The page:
People are going nuts during NaNoWriMo (National Novel Writing Month). Millions of pages of horse shit are being produced, and from the steaming ashes of that mess, a work or two of incredible brilliance just might materialize. One of the problems people are encountering with the rubbish produced from NaNoWriMo is that it’s a jumbled mess. I think there are very few people who actually sit and write a book from beginning to end, going from page to page in exactly the order in which the finished piece will be. This chart I just made up represents the number of people who actually do this:
As you can see, next to no one writes like that, so why are you opening a document and typing, hitting return a bunch of times when you change scenes? That’s effing stupid, and you need to stop.
There is a lot to be said about distraction-free writing. If you have trouble staying focused, you should explore some distraction-free writing software where all you can do is enter text, and you can’t see your taskbar to notice that 598 people you don’t really know have commented on your Facebook pictures of your cat’s hairball collection. Lifehacker did an awesome job polling its readers to find the five best distraction-free writing programs, so I’m not going to even bother compiling them here. Just check out their post. Alternatively, you can just write on paper, or in an Alpha Smart so you can’t play Solitaire or get distracted by your tasteful torrent collection.
Once you’ve got some spectacularly terrible word vomit that you want to save for whatever reason, don’t just put it in a document and think you’ll know what filename “ChapterXX” means later on. What will save your unorganized writing brain is a hierarchy. You might not ever outline before you start writing, but once you have that junk out in plain sight, you can sort it and have it make sense visually.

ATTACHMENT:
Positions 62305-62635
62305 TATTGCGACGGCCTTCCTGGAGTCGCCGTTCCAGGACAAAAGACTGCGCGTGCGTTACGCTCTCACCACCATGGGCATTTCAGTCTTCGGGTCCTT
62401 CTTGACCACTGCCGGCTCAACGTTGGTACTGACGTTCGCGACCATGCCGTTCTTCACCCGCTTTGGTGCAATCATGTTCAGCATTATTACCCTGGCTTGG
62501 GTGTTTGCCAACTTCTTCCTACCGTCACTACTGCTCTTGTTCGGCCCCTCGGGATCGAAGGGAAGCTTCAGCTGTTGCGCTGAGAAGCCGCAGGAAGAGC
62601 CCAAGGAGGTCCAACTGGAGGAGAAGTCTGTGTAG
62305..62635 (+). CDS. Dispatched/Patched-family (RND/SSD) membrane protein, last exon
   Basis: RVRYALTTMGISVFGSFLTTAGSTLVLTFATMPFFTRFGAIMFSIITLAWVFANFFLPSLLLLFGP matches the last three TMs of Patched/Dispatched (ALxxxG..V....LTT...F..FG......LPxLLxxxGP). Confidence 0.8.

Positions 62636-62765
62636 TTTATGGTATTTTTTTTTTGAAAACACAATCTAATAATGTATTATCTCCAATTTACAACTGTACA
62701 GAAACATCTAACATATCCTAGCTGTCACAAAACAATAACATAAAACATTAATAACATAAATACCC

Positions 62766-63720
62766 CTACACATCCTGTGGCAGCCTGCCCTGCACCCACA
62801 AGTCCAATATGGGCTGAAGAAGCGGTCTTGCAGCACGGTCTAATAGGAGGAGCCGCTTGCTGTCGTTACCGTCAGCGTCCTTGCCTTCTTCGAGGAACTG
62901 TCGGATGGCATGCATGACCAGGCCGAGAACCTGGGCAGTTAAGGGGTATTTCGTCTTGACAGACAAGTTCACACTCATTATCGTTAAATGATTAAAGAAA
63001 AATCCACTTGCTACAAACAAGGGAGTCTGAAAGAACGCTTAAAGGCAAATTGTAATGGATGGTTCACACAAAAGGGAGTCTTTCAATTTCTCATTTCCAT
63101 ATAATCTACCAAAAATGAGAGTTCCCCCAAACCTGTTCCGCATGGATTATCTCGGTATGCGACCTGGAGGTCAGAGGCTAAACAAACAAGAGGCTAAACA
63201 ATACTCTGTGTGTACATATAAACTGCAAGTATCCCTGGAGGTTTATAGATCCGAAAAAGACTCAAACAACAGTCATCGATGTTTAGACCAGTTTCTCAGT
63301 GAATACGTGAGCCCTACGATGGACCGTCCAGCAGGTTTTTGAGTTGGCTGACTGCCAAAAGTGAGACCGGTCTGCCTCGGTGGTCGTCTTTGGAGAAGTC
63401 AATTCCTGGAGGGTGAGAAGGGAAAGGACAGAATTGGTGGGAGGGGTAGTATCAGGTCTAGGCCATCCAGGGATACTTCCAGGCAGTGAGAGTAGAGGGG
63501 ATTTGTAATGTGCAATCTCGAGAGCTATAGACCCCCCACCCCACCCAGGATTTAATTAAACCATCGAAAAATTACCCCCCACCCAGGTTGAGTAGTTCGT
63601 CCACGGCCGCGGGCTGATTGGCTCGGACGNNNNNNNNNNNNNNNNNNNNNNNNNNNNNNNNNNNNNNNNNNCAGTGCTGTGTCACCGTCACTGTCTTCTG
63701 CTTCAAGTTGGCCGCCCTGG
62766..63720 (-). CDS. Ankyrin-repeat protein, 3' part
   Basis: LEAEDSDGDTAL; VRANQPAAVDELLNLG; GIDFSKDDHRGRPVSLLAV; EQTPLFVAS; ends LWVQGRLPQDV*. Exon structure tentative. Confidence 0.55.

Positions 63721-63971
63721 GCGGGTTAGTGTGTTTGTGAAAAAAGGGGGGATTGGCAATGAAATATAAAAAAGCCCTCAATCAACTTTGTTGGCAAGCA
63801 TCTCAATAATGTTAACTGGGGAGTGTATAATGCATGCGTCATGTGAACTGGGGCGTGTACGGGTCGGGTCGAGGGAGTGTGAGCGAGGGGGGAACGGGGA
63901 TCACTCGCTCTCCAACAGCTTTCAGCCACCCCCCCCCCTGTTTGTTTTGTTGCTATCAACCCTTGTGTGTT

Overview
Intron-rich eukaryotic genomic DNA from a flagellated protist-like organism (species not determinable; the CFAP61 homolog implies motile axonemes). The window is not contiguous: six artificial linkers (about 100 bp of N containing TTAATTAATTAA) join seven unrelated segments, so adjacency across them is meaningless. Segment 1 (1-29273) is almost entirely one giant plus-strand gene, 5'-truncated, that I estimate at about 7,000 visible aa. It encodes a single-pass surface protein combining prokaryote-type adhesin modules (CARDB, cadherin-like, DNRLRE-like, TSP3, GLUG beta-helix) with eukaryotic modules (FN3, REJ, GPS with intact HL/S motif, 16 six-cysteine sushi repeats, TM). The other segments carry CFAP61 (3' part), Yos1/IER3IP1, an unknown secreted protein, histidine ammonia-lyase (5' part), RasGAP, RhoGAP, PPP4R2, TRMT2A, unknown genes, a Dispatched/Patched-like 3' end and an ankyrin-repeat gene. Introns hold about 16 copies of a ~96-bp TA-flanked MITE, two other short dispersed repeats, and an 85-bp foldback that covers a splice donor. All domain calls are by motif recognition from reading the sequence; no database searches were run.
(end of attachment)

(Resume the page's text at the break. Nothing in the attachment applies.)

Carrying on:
Here is some of the best software I’ve found to help you organize your writing. There are about three shit tons of programs out there aimed at writing. I’ve thrown out all the trashware that tries to actually help you write a novel by asking you questions and forcing you to run through mazes to somehow arrive at story. Writing can’t be forced, so stay away from anything that promises to help you do so, especially if they want money for it.
These are not exhaustive reviews. I just want to let you know what’s out there, and I figure when you see what’s available, you’ll recognize which is the best solution for you.
Windows Only | Microsoft (Bundled with Office, Stand-alone is $70, web version is FREE)
OneNote is an electronic notebook. You have files called (surprise) notebooks. Notebooks have tabs called sections on the top and pages on the right side. If you don’t see the genius in this already, you’re crazy. Just look at this:
You only have to open OneNote. All your chapters, notes, outlines, and anything else is all there. No clicking around opening other files—it’s all in one program in one window. You can click anywhere on the page and start typing. You can sync it with Office’s online portal and access it anywhere, or use Dropbox to sync it across multiple computers. It’s painfully simple to use. I have a notebook for a series of books, a section for each book, and a page for each chapter. You could do book-chapter-scene if that makes more sense for you.
- Most intuitive hierarchy software out there. If you can understand a tabbed notebook, you know how to use this already.
- Adding new chapters, scenes, outlines, mind maps, notes, whatever is easier in OneNote than any other software. I don’t know why it requires more steps or is slightly complicated in other programs.
- You can just send notes to Word and it’s all formatted and ready to go.
- Combining pages is a pain.
- You have to install an add-on for word count. This is such a necessary feature for writers that it should be built-in. Find it here.
**There is a similar program available for free (Windows and Mac) called Evernote. I’m not the biggest fan of it, but if you’re in love with the notebook idea, it’s another option.
Liquid Story Binder
Windows Only | Black Obelisk Software | $45 (they often sell it half off though)
Liquid Story Binder is software for writers specifically. It has crazy options for organizing your data. I can give you a screenshot here, but check out their site for more possibilities.